The amount which the West-India Royal Mail Company pays in this way, and which our noble American lines advance to the deserving, are beyond all conception of the mere theorist.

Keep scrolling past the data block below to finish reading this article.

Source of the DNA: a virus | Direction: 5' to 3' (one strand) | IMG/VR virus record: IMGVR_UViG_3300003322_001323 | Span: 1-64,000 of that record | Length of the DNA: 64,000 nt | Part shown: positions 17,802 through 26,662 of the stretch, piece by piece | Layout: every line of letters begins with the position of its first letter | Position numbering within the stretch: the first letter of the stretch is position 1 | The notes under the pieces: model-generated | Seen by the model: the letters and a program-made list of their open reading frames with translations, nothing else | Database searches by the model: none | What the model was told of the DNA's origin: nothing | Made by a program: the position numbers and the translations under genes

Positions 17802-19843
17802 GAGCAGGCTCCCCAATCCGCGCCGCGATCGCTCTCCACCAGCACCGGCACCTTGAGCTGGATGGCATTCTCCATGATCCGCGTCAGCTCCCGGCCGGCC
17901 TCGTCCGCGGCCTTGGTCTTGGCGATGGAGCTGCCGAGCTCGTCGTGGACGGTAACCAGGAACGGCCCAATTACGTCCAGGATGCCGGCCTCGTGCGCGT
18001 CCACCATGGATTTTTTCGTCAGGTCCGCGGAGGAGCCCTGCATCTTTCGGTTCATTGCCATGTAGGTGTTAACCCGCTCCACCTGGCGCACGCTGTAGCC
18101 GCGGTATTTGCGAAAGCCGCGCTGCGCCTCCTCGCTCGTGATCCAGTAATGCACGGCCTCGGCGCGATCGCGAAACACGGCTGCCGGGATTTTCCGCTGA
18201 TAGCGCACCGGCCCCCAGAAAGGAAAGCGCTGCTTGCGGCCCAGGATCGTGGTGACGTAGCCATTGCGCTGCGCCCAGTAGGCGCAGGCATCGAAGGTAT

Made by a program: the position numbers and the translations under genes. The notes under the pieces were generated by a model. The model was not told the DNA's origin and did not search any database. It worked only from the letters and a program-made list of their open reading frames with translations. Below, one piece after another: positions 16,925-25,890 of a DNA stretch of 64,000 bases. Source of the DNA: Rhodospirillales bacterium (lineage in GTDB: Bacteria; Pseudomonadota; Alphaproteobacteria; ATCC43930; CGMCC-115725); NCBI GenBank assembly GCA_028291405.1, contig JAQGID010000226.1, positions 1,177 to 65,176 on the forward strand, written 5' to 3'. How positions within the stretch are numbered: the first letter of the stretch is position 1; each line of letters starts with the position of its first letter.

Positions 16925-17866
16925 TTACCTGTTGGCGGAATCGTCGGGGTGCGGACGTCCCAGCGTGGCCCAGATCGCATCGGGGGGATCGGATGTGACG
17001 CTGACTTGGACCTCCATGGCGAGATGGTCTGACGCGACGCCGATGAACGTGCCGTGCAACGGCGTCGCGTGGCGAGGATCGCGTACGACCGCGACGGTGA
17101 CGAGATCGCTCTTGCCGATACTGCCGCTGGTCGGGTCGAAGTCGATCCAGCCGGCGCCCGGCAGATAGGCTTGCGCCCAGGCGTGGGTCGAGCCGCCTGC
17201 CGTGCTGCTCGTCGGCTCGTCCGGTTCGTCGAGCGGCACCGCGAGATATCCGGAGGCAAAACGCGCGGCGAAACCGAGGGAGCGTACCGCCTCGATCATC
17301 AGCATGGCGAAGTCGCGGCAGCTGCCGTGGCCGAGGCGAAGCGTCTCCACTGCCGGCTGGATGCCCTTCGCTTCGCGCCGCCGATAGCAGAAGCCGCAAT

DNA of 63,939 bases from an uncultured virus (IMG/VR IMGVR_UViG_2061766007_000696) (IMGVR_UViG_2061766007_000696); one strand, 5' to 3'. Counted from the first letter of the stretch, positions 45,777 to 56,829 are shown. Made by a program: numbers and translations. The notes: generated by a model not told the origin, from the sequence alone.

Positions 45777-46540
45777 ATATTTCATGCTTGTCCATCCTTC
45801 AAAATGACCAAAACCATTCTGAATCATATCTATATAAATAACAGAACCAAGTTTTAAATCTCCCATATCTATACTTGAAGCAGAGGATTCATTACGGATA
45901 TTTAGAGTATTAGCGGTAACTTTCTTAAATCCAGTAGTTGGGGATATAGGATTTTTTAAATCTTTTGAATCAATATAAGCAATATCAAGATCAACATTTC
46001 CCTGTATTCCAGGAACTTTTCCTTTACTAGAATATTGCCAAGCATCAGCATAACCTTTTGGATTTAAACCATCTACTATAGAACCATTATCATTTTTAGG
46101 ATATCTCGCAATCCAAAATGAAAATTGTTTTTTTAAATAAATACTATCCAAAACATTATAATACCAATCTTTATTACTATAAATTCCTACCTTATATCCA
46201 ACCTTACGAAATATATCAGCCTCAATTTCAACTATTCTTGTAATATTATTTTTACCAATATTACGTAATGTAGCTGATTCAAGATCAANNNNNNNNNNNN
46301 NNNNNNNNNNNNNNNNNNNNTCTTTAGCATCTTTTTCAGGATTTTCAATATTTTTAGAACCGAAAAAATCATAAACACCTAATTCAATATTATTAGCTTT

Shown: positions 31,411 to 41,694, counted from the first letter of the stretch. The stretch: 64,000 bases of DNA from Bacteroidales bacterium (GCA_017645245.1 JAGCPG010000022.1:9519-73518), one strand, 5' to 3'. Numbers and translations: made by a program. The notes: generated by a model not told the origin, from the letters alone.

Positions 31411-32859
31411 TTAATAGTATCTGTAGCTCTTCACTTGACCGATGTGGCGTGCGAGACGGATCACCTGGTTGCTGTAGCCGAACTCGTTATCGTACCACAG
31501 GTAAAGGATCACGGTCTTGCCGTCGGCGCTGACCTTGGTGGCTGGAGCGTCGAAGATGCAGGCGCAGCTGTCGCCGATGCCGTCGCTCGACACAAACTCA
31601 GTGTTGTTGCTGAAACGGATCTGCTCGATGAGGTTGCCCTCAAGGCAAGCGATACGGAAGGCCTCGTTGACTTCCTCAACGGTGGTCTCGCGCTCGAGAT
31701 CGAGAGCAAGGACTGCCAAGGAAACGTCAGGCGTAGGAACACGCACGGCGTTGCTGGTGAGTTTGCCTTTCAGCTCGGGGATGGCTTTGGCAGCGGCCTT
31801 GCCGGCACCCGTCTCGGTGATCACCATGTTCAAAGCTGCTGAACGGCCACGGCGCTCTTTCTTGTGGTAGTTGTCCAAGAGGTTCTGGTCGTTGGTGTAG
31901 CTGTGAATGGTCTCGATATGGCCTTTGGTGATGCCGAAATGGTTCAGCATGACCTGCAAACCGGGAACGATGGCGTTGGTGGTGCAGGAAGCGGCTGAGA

There is another source of loss which prevents, mail packets especially, from paying their expenses on their freight and passenger earnings. The table on all of our steamships has become exceedingly expensive, as it has in our hotels. Perhaps there is more necessity for it on steamers than in the hotels, as passengers are generally sea-sick, and need every delicacy of life to keep them up. The supplies which our fine mail packets carry for this purpose are of almost incredible extent and costliness. No vegetable, fruit, game, or other rarity that can be kept fifteen days in large masses of ice, is neglected; so that the table of every steamer is necessarily both luxurious and expensive. Indeed, it has become so much so, and the price of passage fare has been reduced so low on all of the prominent lines, that as a general rule the steamers are not now making much clear money on their passengers. The expense of keeping passengers was not half so great six years ago, as it is now; and there appears to be no safe means of permanent retrenchment. Nothing has been said of Insurance. This is a most costly item. The Havre Company pay on their two ships, which are worth about $900,000, nine and a half